Cartier CEO doesn’t intend to climb onto smartwatch bandwagon
today Jun 1, 2015
For de Quercize, internet-connected watches, which began to be produced in greater quantities with the launch of the Apple Watch, "is entirely complementary" to the classic watch, and is "another way to get information, but it doesn’t have the same value: when you look at the time on a smartphone or connected watch, they don't inform you of the preciousness of passing time."
It’s useful, but there’s "no emotion" with a smartwatch, "while all of our watches are strongly connected by emotion," he said.
On Monday, the luxury house reopened its iconic Champs Elysées store following eight months of work as part of a series of renovations and new openings around the world. The brand has a total of 286 stores.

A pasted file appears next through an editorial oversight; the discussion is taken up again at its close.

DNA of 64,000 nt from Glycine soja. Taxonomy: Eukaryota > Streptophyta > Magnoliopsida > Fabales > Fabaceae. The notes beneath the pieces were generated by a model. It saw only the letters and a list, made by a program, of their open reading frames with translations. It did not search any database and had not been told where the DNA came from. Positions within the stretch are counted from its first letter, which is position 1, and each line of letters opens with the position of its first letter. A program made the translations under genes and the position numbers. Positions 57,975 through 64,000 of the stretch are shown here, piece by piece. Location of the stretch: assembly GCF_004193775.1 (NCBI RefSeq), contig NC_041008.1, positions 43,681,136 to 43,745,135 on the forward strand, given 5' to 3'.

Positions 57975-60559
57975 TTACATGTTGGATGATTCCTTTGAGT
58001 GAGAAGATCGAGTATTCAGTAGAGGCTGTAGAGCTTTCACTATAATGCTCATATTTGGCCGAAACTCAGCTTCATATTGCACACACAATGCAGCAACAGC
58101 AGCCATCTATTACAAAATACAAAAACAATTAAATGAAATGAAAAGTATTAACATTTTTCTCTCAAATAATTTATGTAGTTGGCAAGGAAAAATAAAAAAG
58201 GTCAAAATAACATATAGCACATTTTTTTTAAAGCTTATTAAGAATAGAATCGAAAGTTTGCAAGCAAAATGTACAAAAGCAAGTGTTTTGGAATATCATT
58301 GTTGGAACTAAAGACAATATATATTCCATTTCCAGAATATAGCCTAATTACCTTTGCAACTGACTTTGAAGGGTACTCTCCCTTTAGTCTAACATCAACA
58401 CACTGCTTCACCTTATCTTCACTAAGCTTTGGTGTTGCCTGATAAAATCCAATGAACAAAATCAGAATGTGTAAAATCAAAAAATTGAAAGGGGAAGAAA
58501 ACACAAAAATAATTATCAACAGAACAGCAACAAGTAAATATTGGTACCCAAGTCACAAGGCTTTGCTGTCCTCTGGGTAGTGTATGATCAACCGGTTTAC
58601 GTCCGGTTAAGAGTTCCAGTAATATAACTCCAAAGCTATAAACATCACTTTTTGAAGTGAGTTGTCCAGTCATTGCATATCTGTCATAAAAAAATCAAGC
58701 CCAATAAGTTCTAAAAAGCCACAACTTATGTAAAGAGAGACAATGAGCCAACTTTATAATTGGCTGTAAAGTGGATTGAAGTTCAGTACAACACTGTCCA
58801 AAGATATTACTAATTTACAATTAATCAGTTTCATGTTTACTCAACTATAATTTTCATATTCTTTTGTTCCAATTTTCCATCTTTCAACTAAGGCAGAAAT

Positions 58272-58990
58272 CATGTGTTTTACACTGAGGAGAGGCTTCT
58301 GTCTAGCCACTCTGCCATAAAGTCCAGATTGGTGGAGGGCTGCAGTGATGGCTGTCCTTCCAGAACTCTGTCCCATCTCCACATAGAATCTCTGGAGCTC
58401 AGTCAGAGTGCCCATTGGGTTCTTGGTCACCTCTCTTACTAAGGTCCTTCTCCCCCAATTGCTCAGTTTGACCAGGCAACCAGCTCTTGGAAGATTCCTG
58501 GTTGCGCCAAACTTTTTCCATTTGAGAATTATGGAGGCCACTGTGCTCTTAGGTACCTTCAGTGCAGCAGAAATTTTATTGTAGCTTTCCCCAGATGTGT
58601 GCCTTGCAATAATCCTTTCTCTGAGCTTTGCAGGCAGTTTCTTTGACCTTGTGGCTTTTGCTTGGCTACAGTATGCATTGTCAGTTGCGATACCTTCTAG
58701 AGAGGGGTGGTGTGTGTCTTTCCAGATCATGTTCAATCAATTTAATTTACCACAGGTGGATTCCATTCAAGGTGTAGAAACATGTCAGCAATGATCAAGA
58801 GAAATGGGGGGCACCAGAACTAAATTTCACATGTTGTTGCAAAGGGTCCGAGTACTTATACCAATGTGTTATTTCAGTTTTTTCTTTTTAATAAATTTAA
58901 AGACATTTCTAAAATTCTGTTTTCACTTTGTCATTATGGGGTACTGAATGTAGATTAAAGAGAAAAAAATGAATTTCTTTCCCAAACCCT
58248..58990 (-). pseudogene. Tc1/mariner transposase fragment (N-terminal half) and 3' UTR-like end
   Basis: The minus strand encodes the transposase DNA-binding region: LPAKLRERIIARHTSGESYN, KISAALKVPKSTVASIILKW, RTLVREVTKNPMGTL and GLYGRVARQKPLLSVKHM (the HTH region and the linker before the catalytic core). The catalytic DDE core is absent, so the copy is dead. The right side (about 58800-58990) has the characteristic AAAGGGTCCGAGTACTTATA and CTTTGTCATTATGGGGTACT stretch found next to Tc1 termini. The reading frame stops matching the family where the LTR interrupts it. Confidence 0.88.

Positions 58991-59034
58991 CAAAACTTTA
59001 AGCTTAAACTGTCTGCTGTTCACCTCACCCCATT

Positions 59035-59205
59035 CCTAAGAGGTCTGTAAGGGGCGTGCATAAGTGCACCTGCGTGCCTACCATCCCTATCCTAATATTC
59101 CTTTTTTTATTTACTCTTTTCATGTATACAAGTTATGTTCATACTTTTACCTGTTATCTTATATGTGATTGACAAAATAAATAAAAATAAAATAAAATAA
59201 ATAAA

With currency fluctuations, a soaring Swiss franc, instability in Hong Kong, anticorruption measures in China (which have curbed business gifts) and the effects of the economic crisis, the luxury sector is facing multiple changes, and brands must adapt their strategies in order to continue to sell.
In response, Stanislas de Quercize is favoring a strategy based on increasing "demand". Since the house’s founding in 1847 in Paris, "you can imagine the number of currency crises, world wars - that’s part of life. But what remains are jewelry and watches," he said.
Cartier is the Swiss company Richemont’s largest subsidiary, the world leader in luxury behind the French company LVMH, which owns leading brands such as Van Cleef & Arpels and Jaeger-LeCoultre.
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